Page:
Spending plan to go ahead despite concerns

Finance Minister Paschal Donohoe is to press ahead with ambitious additional spending plans for 2018, despite strong concerns being voiced about the credibility of his figures.

The publication of his summer economic statement —which confirmed he intends to introduce about €350m worth of new tax cuts and spending increases in October’s budget — has drawn stinging criticism from Labour leader and former public expenditure minister Brendan Howlin, who dismissed Mr Donohoe’s figures as “nonsense”.

Mr Donohoe confirmed that he intends to reduce by half the amount of money the Government will invest into a rainy day fund, as well as loosening the debt targets to allow for more capital spending.

However, the chair of the Irish Fiscal Advisory Council (IFAC), Seamus Coffey, speaking to the Irish Examiner, expressed concerns about Mr Donohoe’s plans to inject €500m, instead of an original plan for €1bn, into a rainy day fund from 2019.

He said the €1bn a year would have been effective in safeguarding the economy from potentially overheating in the coming years. “In any contra-cyclical policy, a rainy day fund is part of that policy. It is not clear from the limited proposals for an Irish rainy day fund that it is in line with an effective contra-cyclical policy.”

Mr Coffey also expressed concern at the fact that the Government breached EU spending rules in 2016 and was heading for “a planned breach” this year too.

Mr Coffey did welcome the commitment by Mr Donohoe to stick to EU spending rules but has said that the finance minister has little room to go beyond his opening estimate for a €500m package in tax cuts and spending increases in his first budget in October, without significantly increasing taxes or curtailing spending in other areas.

“IFAC is happy that the Government is giving a commitment to adhere to the fiscal rules and that there can be no more need for a fiscal stimulus,” Mr Coffey said.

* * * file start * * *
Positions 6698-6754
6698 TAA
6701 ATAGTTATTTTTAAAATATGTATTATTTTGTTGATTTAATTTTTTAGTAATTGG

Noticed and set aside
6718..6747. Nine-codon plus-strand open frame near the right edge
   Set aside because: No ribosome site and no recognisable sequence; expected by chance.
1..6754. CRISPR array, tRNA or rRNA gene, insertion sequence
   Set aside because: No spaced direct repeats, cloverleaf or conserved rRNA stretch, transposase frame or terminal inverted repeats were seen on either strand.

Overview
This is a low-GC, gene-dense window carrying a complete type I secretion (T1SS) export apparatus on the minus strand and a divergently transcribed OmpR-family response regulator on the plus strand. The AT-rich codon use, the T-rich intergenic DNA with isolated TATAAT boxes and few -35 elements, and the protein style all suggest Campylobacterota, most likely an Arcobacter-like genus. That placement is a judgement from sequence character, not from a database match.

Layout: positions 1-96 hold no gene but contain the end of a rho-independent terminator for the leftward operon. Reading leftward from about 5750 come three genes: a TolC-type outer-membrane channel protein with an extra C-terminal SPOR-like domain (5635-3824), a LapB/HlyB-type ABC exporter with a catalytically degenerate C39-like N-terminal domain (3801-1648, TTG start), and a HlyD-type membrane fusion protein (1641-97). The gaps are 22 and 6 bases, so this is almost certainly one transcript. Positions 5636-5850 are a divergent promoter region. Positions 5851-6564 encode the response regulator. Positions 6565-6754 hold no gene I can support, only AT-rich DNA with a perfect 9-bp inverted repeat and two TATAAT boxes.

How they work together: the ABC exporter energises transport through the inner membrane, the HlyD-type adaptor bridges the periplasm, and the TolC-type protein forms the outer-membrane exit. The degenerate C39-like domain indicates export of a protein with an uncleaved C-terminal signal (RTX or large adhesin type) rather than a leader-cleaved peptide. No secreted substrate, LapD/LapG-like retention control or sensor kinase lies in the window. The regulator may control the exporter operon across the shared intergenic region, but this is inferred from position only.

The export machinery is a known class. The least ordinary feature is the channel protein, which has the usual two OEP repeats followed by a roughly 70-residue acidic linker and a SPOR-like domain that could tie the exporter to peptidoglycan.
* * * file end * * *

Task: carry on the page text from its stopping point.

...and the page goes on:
Speaking to the Irish Examiner last night, Mr Howlin said Mr Donohoe’s numbers contained in the statement booklet do not stack up.

He pointed to a line contained in Mr Donohoe’s document which shows the minister is allowing for €140m in additional current spending next year but “does not account for €180m in additional costs from the extension of the Lansdowne Road Agreement”.

Mr Howlin said: “There is €140m available for current spending, but this is not accounting for €180m already committed on public sector pay? Not doable. Nowhere near it.

“Maintaining the pretence of €220m for tax cuts in that context is ridiculous. The Government should accept there’s no space for tax cuts this year.”

Responding to Mr Howlin’s criticisms, Mr Donohoe suggested the Labour leader was incorrect in reading the numbers.

Speaking to the Irish Examiner, Mr Donohoe said he is confident he has struck the right balance between prudent management of the economy and also delivering the much needed increase in spending, which many people want.

“We have unallocated resources of about €500m for next year and the pay deal will cost if ratified about €180m, which leaves around €320m,” he said.

Mr Donohoe said the Government is engaging with the European Commission as to how to treat the issue of water charges and what impact refunding the charges will have on the budget numbers for 2018.

Mr Donohoe highlighted the importance of “looking at the totality” of Government spending, which would be in region of €60bn next year, rather than the “incremental changes” each year.

He said the Government would prioritise “limited resources” in those areas where “needs are greatest”.

Mr Donohoe’s plans for a so-called net fiscal space in his October budget of only €350m will make it one of the smallest budget packages since the end of austerity, but that only comes after the spending base was significantly raised in the last two budgets by his predecessor, Michael Noonan.


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